Columnist Bruce Kerr tries to clear up some of the confusion surrounding internet connections.
Columnist Bruce Kerr tries to clear up some of the confusion surrounding internet connections.

BYTE ME: Is your internet up to speed?

THIS week we try to clear up some of the confusion surrounding internet connections.

Unfortunately, this is a very subjective and technical topic so I will try to keep things simple.

It is also due to the technical and subjective nature of internet connections that there will always be confusion surrounding this topic.

We always hear stories about someone’s best friend’s neighbour that just got their new XYZ internet connection and it is a piece of junk.

This news travels faster than the other friend’s neighbour who got a new internet connection that they are very happy with — such is the good news vs bad news syndrome.

The only way to compare internet connections is via a speed testing utility like www.speedtest.net which will give non-subjective actual comparable data in the form of three parameters.

Speedtest.net will give you a ping time as well as download and upload speeds. This sometimes tells an entirely different story to an end user’s subjective guestimation.

I am also trying to alert the rural community that they could be making a big mistake if they have or are about to sign up to NBN satellite-based internet connection.

If they have absolutely no mobile phone reception then they will have no other option.

However, if they can make a mobile phone call by standing on the roof of their house, then we can supply a wireless broadband kit to give exceptionally good internet using a proper directional MIMO antenna and an industrial-grade 3G/4G/4GX router.

Satellite-based internet will always have a very slow ping time that is close to a full second. This is the time it takes between the user clicking on a link or typing a letter and that action getting registered on the world wide web. Alternatively, a wireless broadband connection will have a more typical ping time of around 30 milliseconds — which means about 30 click registrations per second.

This ping time is a vital measurement and has a large bearing on the speed with which you can browse from page to page on the internet.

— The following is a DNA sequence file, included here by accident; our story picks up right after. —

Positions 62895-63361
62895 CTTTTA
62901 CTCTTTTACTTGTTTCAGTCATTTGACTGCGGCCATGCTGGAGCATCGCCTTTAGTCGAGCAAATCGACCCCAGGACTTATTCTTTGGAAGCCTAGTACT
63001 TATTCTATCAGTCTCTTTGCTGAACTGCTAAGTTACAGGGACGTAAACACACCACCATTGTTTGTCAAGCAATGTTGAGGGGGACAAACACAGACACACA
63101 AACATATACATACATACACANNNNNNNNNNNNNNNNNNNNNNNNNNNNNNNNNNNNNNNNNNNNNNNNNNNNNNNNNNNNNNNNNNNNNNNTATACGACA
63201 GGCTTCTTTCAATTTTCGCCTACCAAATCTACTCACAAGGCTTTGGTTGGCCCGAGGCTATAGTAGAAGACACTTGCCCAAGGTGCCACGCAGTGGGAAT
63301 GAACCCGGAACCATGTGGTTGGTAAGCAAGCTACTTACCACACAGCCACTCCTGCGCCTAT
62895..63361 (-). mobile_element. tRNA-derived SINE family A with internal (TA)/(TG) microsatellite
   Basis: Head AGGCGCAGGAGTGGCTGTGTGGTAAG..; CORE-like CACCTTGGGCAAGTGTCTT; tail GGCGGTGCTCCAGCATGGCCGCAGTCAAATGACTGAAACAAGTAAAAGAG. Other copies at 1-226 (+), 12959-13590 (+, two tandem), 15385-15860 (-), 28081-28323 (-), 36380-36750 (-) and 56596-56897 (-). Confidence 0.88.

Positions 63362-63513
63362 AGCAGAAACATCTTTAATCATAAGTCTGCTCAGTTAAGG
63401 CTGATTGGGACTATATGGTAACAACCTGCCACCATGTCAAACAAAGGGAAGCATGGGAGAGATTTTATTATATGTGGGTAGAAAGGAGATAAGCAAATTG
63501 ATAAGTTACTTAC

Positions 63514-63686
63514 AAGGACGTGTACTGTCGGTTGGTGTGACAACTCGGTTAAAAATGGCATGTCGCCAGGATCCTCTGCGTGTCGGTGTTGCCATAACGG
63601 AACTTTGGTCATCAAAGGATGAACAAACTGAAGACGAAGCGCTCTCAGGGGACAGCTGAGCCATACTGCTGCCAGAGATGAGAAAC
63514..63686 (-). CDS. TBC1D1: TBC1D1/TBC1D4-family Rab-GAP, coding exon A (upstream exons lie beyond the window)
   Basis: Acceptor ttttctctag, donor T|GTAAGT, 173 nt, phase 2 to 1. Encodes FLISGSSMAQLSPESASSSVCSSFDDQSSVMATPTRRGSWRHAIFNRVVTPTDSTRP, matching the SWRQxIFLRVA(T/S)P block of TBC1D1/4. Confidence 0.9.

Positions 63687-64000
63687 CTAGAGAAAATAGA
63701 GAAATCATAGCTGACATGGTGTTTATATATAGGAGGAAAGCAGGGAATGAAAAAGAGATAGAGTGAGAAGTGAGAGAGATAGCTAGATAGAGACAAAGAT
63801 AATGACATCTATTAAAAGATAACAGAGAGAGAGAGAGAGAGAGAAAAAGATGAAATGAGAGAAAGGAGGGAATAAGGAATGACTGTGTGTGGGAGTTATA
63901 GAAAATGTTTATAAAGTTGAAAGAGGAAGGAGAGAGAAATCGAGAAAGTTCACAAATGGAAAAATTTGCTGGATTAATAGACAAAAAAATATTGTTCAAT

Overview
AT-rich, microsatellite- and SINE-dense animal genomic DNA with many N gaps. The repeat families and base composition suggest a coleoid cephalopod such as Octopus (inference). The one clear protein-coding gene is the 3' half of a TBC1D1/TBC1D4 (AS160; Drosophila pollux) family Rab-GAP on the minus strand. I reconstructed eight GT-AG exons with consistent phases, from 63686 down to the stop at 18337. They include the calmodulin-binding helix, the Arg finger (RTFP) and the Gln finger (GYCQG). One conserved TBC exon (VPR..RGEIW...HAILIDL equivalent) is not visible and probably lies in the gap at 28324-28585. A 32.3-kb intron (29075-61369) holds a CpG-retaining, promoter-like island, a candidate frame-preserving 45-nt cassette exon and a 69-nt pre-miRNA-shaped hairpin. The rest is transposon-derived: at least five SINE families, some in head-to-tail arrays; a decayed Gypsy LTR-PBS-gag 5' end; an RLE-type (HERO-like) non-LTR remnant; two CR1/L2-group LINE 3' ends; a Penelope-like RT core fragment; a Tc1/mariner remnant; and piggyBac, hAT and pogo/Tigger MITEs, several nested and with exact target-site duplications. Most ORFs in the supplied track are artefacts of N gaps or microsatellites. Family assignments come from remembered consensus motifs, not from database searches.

It is best likened to how long it takes the water in your shower rosette to change temperature following a change in the position of the hot or cold taps. You may have plenty of water flow, but if these changes take ages it is not a good experience, which can be likened to a slow ping time on the internet.

The other two measurements of upload and download speeds indicate what volume of data can flow to and from the internet once a registration or click is made.

All three measurements will interact to have a bearing on the usability of your internet connection, however, the slow ping time of a satellite connection will always relegate this type of connection to second rate at best.

We have heaps of our wireless broadband kits around The Caves, Theodore, Moura, Baralaba, Dingo, Emerald, Clermont and even Longreach that work efficiently day and night to keep people connected to the outside world.

Some of our business customers even rely on these connections for their in-field contractors and salespersons to remote back into the servers in their main office. This is often in stark contrast to the often slow and unreliable satellite-based connections that they more often get talked into because of their location.

The same speed testing utility can be used for town internet connections, which we will look at next week.

Future Byte Me topics can be emailed to bytemearticles@ gmail.com.

Bruce is contactable at Kerr Solutions, 205 Musgrave St or on 4922 2400.



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